VAN GOGH PAINTING A CYPRESS
Pluck at the plumed leaves of cypresses: this is the
archaeology of being. In the paper valleys the olives
become acidic when you pinch them into oil and the
rich enigma of the physical world is etched again into
humanity. But roses always plead when you cut them,
and the soul always shrinks back from nonentity.
Four musicians abandoned the evenings in Arles:
Euphony is just the musculature of the painting;
it accompanies art in the reversal of despair.
You receive color in the dimensionless space of belief
without belief: the dimension of living and working
in the ordinariness of undisclosed symmetry.
An Illness Like Any Other, Rachel Vigier
It’s an illness like any other, Van Gogh wrote,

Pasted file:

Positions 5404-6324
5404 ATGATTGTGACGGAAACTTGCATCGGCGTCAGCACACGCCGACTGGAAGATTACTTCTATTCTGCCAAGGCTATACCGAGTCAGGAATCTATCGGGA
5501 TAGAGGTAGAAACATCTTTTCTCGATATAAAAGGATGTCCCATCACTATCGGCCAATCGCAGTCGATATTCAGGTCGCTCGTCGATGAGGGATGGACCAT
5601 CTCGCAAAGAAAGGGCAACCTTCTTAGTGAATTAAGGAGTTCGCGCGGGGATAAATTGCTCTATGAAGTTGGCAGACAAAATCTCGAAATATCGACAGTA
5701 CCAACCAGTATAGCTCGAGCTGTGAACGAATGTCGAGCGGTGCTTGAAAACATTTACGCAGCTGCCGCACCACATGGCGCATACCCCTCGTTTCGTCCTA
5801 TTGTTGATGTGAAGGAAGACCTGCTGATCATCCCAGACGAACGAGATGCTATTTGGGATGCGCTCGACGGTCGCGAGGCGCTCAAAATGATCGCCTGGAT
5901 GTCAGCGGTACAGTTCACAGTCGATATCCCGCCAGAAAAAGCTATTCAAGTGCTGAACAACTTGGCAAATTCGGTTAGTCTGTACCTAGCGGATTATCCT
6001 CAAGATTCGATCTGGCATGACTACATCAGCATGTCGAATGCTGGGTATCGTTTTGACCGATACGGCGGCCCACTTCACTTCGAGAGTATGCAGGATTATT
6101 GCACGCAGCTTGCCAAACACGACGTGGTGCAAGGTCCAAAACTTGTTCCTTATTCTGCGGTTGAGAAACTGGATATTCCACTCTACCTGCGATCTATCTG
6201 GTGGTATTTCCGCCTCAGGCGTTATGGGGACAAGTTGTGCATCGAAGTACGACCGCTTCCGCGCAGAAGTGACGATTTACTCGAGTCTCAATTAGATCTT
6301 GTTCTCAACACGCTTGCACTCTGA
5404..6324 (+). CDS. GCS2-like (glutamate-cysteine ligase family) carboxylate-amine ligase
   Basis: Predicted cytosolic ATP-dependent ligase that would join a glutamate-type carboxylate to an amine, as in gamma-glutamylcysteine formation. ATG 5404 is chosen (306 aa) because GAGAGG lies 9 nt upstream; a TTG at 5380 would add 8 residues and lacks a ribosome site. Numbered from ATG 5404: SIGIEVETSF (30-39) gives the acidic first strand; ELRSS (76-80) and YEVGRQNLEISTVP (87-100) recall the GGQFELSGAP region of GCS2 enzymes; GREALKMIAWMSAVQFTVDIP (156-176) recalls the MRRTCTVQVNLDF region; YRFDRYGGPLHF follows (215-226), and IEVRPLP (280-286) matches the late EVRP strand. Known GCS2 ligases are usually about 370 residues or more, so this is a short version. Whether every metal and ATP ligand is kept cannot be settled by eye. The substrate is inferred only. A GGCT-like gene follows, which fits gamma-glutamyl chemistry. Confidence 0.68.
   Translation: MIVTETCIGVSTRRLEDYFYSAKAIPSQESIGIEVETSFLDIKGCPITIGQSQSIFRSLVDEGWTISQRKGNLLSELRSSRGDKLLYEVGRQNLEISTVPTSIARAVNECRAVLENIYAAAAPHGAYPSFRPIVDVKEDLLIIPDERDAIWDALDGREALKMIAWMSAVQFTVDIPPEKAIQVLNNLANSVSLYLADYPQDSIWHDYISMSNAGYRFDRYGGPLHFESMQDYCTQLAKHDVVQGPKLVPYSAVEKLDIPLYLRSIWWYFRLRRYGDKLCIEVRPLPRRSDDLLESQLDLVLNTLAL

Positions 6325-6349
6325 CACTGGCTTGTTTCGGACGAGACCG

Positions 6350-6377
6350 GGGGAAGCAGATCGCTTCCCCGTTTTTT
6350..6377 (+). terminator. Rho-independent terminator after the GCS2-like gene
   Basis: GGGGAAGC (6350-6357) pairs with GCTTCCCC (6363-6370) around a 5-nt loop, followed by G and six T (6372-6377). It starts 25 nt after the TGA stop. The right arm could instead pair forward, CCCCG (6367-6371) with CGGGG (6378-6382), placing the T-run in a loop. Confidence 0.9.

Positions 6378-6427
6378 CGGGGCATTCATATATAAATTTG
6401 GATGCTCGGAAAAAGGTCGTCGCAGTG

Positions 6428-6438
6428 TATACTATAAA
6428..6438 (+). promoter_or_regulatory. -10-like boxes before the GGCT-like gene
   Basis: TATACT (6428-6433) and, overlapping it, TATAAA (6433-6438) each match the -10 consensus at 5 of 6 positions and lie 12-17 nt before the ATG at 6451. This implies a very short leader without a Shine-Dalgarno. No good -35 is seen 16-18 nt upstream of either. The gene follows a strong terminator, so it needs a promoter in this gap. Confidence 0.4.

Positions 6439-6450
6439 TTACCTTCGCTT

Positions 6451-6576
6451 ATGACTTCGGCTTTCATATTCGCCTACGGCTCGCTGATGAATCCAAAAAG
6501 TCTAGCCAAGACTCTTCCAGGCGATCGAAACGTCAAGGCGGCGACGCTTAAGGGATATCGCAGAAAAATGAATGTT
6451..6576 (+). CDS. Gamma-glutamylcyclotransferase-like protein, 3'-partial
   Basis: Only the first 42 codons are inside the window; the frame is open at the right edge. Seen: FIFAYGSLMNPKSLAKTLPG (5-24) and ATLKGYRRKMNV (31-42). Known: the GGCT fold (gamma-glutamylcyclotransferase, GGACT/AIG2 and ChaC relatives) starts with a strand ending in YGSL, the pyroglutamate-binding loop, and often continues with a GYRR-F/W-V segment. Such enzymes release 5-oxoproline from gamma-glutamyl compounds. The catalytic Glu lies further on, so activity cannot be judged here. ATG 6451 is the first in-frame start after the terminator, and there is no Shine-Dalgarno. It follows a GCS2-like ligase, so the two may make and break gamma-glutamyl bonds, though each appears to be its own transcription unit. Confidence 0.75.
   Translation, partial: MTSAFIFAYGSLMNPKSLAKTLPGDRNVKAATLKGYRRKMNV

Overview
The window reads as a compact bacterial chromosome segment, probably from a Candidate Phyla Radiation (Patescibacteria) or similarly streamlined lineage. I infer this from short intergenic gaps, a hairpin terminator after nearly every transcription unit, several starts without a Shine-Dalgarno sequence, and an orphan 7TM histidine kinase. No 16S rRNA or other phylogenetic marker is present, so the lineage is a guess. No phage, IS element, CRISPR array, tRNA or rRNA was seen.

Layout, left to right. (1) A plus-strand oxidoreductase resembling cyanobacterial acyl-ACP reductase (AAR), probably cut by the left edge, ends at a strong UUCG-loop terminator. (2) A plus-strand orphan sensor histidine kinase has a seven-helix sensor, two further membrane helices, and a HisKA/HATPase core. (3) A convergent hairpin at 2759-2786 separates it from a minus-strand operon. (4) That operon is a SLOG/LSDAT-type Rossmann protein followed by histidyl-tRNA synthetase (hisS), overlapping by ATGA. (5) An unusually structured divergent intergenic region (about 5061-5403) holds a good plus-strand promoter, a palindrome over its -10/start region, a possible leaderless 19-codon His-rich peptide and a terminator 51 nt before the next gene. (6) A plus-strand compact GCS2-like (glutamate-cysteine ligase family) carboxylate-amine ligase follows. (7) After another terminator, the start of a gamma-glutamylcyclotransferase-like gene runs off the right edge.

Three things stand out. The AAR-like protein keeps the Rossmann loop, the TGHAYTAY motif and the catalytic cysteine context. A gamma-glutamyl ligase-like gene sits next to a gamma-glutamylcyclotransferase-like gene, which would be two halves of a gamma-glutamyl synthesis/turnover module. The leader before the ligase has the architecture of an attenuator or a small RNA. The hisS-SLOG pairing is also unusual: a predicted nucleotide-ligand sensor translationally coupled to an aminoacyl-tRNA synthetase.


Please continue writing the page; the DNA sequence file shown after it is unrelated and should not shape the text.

as the flashes behind his eyes kept popping
while in his hands the brush’s marked determination
to continue exploded beyond the canvas, hands
and eyes, together, wrestling the mind
into some kind of submission. The glory of it
assaulted him every time. I have been working
on a size 20 canvas in the open air in an orchard,
lilac plowland, a reed fence, two pink peach trees
against a sky of glorious blue and white.
On a size 20 canvas where illness equals work,
there is nothing more or less than hands,
brushes, and eyes, scraping pink, lavender,
blue, and white zinc here and there
until the mind in her illness settles
at the edge of an orchard
shedding blossoms in brilliant light.
* The passage in italics quoted from Vincent Van Gogh’s letter to his brother Theo dated March 30, 1888.
I love so much, so very much, the effect
Of yellow leaves against green trunks.
This is not a thing that I have sought,
But has come across my path and I have seized it.
-Annie Dillard, from “I Am Trying To Get At Something Utterly Heartbroken”.
(Constructed from Van Gogh, letters, 1873 - 1890, ed. by l. Stone, translated by Johanna van Gogh)